500 days: Mexico Beach, county 'growing back and not backing up’
MEXICO BEACH — The opening of one new store, a single residential complex, or the Salt Creek Bridge are milestones in Mexico Beach — a city flattened on Oct. 10, 2018 by one of the nation's most vicious hurricanes.
February 22 marked the 500th-day of Hurricane Michael. After millions of cubic yards of debris have been pushed away, the crests of progress can be seen as the wave of development becomes more visible for the Mexico Beach shoreline.
“There's been a lot of progress in some places and then there's other places it feels it just hasn't moved a heck of lot,” said Mexico Beach City Manager Mario Gisbert.
The opening up of the canal, marina, boat ramp and beach access points are “great morale boosters” he said. However, many property owners are still fighting with insurance companies, causing a stall in development — “and those things make it tough to say things are great.”
“Things are better,” he said, emphasizing the last word.
Foundational concepts are being realized and will bring back a thriving, storm-hardened Mexico Beach that didn’t exist prior to Hurricane Michael.
At Saturday’s 21st Annual Gumbo Cook-Off, the city, in a partnership with the Federal Emergency Management Agency and the U.S. Environmental Protection Agency, releaseD a 52-page study about plans for all seven of the city’s parks. The presentation will also include the design for a master storm water system.
The design “is really knocking-it-out-of-the-park because the eastern portion of the city suffered a lot of flooding through storm surge,” Gisbert said. “And if that master storm water design reroutes the flows the way its supposed to, it would close off the Eight Street canal, and it would keep fresh water and tannin from going into the Gulf of Mexico.”
The city is also looking to a $500,000 appropriation from state legislators to go toward an $8 million project to rebuild the city pier, which also beckons funding from the federal government. The city is currently working on adding a jetty at the canal — hoping to diminish some of the compounded silt issues.
“The new city pier would be far better because it would be better to withstand the storm,” Gisbert said. “The jetty at the entrance to the canal would be far better because it would be much less susceptible to closure.”
Over time, Gisbert expects the funding for temporary fixes — such as a temporary fire station and bank — to evolve into permanent ones.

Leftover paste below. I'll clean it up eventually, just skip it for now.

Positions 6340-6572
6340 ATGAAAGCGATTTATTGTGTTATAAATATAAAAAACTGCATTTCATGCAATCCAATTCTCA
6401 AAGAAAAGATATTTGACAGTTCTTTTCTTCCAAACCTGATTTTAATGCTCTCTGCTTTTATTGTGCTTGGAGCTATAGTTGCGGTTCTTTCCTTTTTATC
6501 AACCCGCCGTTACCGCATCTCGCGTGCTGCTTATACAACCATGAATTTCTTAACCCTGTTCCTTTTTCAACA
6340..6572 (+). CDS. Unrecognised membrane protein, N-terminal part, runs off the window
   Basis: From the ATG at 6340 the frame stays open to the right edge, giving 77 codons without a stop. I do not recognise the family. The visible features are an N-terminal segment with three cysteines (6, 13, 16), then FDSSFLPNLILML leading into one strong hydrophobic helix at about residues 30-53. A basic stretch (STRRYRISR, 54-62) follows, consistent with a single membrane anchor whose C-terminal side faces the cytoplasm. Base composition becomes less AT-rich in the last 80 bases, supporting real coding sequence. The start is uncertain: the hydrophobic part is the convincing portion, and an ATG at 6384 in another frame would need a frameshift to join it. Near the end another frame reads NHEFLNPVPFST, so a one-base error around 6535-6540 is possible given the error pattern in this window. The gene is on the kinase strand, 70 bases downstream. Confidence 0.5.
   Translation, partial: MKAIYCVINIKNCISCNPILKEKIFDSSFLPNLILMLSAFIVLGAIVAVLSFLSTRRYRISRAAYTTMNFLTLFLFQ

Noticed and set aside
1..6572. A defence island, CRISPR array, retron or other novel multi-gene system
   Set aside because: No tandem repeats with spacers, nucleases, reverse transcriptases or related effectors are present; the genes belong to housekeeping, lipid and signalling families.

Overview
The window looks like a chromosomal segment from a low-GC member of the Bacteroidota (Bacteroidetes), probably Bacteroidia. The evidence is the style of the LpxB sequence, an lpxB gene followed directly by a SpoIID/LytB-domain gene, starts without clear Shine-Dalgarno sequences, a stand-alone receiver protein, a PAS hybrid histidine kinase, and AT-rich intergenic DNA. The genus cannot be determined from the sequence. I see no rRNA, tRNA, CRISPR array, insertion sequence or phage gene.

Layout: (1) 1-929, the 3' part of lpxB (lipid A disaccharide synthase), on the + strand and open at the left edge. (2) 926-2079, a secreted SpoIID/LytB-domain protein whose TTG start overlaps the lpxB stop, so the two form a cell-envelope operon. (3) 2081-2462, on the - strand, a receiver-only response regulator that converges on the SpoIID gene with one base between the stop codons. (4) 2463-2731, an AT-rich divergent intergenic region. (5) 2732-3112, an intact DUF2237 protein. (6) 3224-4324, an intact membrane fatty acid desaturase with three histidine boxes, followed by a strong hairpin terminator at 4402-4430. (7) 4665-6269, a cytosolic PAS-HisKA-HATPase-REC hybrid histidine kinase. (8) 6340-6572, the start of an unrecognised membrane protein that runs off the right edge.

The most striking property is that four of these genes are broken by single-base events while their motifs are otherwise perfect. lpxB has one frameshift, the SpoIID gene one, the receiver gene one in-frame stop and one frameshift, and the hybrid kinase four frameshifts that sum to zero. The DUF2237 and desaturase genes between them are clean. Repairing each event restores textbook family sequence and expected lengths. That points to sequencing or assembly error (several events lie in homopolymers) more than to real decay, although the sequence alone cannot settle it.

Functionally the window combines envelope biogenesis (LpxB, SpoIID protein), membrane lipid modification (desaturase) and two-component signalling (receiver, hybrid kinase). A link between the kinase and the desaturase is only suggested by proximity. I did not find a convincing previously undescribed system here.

“The city has gone a long way in getting money through FEMA and the state, but we're still short of funds,” Gisbert said, noting the city still has a lot of debt. “We can see the light at the end of the tunnel that the funds will come through, but it's a ... pain-staking process.”
In addition to the progress at the infrastructural level, new developments, including a 1,000-unit residential village by St. Joe Company, the reconstruction of the El Governor Motel and RV Park, and the recently approved development order for The Mexico Beach Market — the only brick-and-mortar store in the city to open soon — the future is still very promising.
“Homes are being rebuilt and brand new homes are coming back up,” Gisbert said. “The condos are rebuilding and they're all coming on line little by little. We see a lot of buildings being completed that have been under construction for the last 500 days.”
“To me one of the biggest success is a single homeowner getting back in his home, that is a roaring success,” he added.
Bay County Manager Bob Majka said the pace of development across the county is steady, but remains a challenging point.
The county’s top three priorities are: housing, maintaining financial solvency and economic development.
“We said from the very day of the storm, the recovery process is going to be a marathon and not a sprint,” he said. Recovery for most disasters take “15 years in other communities.”
“We're not subjecting ourselves to that pace because that's the norm or the average,” he said. “We've set a more aggressive pace, to be back by the five-year mark.”
The county is the primary recipient of federal recovery dollars for the municipalities, with Panama City being the exception. The county has received 78% of reimbursement from FEMA and has already paid back $1 million of a $250 million loan for recovery, avoiding a non-reimbursable interest expense.
“We've got another $8 million in expenditures this year since October (last year) that we have encumbered. And that is being prepared to be submitted to FEMA for reimbursement,” Majka noted.
In total, the county has received $206 million for recovery. Also, $2.5 billion has been allocated for the total rebuild of Tyndall Air Force Base.
Majka said that’s a sign of a local, state, and national commitment to bringing back a better region.
“People have not just talked the talk, they’ve walked the walk,” he said. All of this progress is “positive indicators that while we're still not where we were before the storm, we're growing back and we're not backing up.”
This story originally published to newsherald.com, and was shared to other Florida newspapers in the new Gannett Media network.